3) Log your food & exercise & earn points. I love that the points toward your level-ups come from logging healthy behaviors (ie, you get 1 pt for logging a food, +20 for a serving of fruit or veggies, a point for every minute of physical activity, including things like housework & gardening, etc.) and not weight loss. (There is no way I could get behind it otherwise.)

4) Complete week-long challenges to earn additional points (ie, "20 push-ups every day" for +500, "No snacks after dinner" for +500, "Skip the elevator" for +700, "A new veggie a day" for +800, etc.). As you level up, you unlock additional challenges.

This is the default image the site assigned me since I didn't upload one. Don't I look hardcore? I also did not pick a reward so it looks like my reward is a set of little glass pikachus.

The food database seems pretty darn extensive, moreso than other online programs like this I've used in the past. When I eat something that's not in there, I can usually find something pretty close to substitute that I feel like will have more or less the same nutritional values. For example, I had a chicken pesto sandwich the other day from the pub across the street. Obviously that is not in the database and there's no way for me to find the actual nutritional values, but searching for 'chicken pesto sandwich' returned about 20 items & I just used the one that seemed to be about the same size & have pretty similar ingredients.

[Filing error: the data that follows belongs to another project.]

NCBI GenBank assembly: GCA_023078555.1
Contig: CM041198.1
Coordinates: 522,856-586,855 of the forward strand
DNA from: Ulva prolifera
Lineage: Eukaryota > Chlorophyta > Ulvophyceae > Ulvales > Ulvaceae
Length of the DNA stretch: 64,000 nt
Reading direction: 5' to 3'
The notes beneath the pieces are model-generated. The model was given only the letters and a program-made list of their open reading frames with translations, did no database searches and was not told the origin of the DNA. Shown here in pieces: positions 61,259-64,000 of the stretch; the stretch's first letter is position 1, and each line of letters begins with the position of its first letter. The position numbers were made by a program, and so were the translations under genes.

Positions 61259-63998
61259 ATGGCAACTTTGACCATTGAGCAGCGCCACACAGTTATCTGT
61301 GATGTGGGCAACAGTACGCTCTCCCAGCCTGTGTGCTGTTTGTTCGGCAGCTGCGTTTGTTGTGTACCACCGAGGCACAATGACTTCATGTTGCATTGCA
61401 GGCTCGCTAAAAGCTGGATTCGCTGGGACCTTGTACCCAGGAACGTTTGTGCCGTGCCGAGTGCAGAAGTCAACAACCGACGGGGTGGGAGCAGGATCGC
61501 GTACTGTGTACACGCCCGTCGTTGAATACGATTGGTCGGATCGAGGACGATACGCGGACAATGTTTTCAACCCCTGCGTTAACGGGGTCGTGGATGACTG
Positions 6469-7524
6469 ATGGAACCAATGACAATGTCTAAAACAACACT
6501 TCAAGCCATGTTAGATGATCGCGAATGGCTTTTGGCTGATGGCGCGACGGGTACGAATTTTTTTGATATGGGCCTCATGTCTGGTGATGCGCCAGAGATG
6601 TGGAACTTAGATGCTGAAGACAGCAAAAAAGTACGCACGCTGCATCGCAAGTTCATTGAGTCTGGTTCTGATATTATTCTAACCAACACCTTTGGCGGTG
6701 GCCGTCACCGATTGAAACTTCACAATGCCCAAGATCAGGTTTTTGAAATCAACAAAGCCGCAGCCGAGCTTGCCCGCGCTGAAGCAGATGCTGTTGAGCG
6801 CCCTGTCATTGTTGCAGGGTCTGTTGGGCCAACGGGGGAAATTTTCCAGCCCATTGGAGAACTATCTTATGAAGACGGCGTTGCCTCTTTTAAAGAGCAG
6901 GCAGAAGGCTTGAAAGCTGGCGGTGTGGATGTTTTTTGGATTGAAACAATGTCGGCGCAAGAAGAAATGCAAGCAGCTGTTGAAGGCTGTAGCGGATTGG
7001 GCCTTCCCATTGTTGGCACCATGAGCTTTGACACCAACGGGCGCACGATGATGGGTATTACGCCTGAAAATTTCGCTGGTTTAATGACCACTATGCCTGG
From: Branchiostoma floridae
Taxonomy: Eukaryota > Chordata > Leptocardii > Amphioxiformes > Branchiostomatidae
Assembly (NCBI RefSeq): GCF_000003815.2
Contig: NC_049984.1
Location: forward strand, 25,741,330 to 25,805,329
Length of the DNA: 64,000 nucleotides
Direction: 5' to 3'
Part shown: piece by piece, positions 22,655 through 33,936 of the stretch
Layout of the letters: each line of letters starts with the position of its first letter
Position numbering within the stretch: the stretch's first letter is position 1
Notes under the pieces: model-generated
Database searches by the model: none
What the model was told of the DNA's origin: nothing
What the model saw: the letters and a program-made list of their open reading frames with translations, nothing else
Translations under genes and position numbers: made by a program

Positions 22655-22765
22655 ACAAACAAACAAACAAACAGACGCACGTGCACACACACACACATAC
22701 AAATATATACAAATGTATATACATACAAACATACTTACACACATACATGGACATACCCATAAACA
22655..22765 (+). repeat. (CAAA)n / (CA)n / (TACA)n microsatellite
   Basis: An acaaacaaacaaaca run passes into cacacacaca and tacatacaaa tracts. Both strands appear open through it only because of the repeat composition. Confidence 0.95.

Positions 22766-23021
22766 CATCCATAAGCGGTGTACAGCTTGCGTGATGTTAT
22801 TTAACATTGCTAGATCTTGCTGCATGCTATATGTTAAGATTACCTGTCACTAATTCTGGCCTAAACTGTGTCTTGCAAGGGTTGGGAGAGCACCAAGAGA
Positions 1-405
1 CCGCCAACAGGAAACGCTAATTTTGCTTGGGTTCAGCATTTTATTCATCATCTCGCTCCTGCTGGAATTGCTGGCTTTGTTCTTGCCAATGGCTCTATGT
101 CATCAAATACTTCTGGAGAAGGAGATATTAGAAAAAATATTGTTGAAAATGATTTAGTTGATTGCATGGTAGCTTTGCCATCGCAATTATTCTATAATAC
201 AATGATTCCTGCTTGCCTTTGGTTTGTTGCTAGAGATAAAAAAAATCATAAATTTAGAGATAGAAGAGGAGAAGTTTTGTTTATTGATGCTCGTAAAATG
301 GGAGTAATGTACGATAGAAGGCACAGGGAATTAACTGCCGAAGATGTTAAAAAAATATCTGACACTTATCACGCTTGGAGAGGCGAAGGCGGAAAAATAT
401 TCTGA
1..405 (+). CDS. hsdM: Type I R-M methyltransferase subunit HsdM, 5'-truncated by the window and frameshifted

(With any kind of online food/activity tracking application, you have to accept that you're only ever going to get reasonably good approximations. The vast majority of the time, I've found the level of precision to be totally adequate for seeing & keeping track of long-term trends.)

Things I've learned:

1) I am *shocked* at how little fat, salt (except when we go out), and cholesterol I apparently eat. SHOCKED. (Well...on most days. One day I went from being at about 20% of my daily salt limit to WAAAAY over it by having a piece of smoked salmon in an attempt to up my protein without adding to the carbs & sugar.)